MoD disputes ‘Sunday’ compensation award because victim died instantly

Claims that extra compensation was wrongly awarded to the last man killed by British soldiers on Bloody Sunday because he died instantly have been heard in the Court of Appeal.

Friday, 31st January 2020, 12:51 pm
Updated Sunday, 2nd February 2020, 6:11 am
Thirteen people died in Derry’s Bogside on January 30, 1972, when British paratroopers opened fire on unarmed marchers. More than a dozen others were injured. Photo: William L. Rukeyser.

The British Ministry of Defence is challenging a ruling that relatives of Bernard “Barney” McGuigan should receive an additional £15,000 in aggravated damages for injury to his feelings.

But counsel for his family claimed the pay-out was justified by the terror he experienced during the shootings in Derry in January 1972.

Brian Fee QC argued that the father-of-six knew he was exposing himself to danger when he ventured out from shelter to go to the aid of another victim.

Bernard McGuigan.

“How else would he feel, other than to be absolutely terrified?” he asked.

Thirteen unarmed people were killed when members of the Parachute Regiment opened fire during a civil rights demonstration in the city. Another of those wounded on the day died later.

In 2010, the Saville Inquiry into the shootings established the innocence of all of the victims. Those findings led to David Cameron, the British Prime Minister at the time, issuing a public apology. He described the killings as “unjustified and unjustifiable”.

Liability has been accepted in legal actions taken against the Ministry of Defence (MoD) by those bereaved or injured. Court proceedings have centred on the level of damages in each case, with more than £3m in total paid out to date.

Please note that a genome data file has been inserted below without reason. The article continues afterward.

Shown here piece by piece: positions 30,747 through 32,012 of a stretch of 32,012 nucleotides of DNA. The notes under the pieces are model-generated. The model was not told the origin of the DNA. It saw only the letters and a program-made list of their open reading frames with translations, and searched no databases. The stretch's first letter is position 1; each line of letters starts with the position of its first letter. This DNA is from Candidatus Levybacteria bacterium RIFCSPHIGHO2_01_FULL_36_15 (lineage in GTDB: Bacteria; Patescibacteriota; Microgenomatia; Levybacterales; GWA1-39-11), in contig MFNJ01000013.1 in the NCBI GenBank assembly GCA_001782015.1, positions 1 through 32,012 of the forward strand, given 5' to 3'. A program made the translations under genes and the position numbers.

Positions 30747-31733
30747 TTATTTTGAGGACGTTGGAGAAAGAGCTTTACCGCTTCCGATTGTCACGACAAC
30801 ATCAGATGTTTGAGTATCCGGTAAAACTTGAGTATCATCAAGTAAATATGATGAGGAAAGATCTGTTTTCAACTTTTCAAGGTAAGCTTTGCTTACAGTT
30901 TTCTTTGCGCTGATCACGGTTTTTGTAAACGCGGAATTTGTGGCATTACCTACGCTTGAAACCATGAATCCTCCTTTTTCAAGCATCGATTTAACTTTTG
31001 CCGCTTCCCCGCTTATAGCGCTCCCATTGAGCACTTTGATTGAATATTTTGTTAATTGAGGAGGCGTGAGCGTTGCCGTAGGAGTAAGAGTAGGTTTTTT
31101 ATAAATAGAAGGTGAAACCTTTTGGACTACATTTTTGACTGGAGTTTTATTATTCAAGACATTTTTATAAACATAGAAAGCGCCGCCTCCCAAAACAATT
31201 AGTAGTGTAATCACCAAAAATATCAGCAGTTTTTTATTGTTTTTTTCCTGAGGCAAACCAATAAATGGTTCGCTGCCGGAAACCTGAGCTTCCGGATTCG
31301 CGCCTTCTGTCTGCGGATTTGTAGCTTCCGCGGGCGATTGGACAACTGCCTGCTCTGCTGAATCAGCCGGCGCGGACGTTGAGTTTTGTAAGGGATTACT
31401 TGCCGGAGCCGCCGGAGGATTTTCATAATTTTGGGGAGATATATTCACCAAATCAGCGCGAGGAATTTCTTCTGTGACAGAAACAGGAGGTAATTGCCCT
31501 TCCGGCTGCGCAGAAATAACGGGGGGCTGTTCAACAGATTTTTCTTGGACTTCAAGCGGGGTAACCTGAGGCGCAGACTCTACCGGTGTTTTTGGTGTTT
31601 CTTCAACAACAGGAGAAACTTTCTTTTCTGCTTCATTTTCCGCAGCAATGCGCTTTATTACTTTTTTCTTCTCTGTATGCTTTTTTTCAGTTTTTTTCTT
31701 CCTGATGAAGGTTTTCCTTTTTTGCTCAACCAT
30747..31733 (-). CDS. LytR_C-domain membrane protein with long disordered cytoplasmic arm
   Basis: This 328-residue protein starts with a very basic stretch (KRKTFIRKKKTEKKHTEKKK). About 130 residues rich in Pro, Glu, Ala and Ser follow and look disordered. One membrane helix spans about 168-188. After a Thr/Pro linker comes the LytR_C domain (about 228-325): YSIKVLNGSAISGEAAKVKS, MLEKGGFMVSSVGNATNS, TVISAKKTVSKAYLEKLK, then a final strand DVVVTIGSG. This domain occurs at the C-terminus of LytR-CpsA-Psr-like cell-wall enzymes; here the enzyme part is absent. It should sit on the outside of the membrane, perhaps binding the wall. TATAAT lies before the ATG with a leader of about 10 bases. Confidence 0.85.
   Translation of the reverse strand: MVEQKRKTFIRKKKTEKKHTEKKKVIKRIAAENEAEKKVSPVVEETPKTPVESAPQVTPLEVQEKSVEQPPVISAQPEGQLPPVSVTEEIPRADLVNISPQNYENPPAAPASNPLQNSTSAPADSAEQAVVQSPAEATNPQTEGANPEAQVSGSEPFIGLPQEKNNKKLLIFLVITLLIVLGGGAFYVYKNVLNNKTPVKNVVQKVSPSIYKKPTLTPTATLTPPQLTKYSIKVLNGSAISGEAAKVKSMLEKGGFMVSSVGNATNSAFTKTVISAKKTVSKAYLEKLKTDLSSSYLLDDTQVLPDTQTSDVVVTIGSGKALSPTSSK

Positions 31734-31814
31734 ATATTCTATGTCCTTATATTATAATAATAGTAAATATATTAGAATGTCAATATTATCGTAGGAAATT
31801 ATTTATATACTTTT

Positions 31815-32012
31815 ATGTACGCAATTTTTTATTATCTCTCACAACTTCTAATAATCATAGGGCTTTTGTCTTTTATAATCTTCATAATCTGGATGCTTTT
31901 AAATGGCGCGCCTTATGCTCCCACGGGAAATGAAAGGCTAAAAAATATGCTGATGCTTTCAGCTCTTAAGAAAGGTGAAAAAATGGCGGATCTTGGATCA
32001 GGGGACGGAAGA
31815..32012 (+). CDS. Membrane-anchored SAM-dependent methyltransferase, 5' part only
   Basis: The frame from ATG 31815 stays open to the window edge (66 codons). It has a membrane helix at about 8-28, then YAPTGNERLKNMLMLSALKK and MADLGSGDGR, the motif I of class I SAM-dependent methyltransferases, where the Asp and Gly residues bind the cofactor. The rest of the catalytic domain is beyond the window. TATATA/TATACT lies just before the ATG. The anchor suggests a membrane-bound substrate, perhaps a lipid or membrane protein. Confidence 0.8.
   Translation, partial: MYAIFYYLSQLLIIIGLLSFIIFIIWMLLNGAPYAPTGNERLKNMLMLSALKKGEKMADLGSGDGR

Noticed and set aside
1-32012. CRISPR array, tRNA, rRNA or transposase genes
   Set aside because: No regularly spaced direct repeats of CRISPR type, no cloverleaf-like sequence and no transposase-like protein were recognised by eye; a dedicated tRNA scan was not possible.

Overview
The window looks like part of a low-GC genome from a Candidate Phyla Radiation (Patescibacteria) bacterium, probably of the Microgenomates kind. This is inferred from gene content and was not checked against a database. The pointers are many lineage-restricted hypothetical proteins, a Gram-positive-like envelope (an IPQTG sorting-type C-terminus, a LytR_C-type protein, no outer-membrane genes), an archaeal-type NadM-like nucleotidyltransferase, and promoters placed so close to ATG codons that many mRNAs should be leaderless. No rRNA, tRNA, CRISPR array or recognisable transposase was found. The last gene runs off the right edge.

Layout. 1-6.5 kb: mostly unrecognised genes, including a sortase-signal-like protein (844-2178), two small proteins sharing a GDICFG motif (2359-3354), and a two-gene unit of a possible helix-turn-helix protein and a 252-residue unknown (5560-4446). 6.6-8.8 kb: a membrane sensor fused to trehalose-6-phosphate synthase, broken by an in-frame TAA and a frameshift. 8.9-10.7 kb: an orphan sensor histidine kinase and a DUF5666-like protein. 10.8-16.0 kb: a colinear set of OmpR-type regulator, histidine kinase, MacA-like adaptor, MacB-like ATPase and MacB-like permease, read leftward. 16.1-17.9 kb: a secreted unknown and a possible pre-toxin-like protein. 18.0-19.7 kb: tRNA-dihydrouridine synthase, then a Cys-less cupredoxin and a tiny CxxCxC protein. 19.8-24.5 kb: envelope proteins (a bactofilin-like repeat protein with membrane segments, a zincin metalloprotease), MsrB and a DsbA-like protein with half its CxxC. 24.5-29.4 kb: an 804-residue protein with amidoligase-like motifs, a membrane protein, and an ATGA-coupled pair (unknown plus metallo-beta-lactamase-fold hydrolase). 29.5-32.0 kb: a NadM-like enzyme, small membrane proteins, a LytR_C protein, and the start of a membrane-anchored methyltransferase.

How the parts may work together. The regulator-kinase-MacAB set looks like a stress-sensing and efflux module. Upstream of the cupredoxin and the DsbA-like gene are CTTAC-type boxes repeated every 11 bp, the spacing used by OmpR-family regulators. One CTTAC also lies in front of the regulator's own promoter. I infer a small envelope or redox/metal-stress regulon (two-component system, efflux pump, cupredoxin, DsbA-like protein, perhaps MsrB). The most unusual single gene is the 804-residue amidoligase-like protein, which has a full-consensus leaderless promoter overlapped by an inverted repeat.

Mr McGuigan, a painter and decorator, was shot in the Rossville Flats area as he went to the aid of 31-year-old Patrick Doherty, another of those shot dead on the day.

The 41-year-old had been waving a handkerchief or towel when hit by a bullet to the head, killing him instantly.

A claim by his estate was settled for £258,000.

A High Court judge then awarded a further £15,000 in aggravated damages.

He found that the soldiers’ actions would have “filled the deceased with fear and dread, coupled with a strong sense of indignation and hurt at being the innocent victim of a blatant, unprovoked and unjust attack by members of the army”.

The MoD is appealing that additional award, claiming it was wrong in law because Mr McGuigan’s death was instantaneous.

David Ringland QC argued that the facts of the case did not fall within the necessary legal definition for aggravated damages.

However, Mr Fee countered that the extra £15,000 compensation was for “emotional harm”.

The barrister told the three appeal judges that Mr McGuigan had been sheltering behind a wall when he went out to try to offer help.

“He was on a mission, clearly being aware there was shooting going on and he was going to put himself in a position of danger,” he added.

“That’s why he was waving the piece of towel as he went out.”

Following submissions, Lord Justice McCloskey confirmed judgment in the appeal will be given at a later date.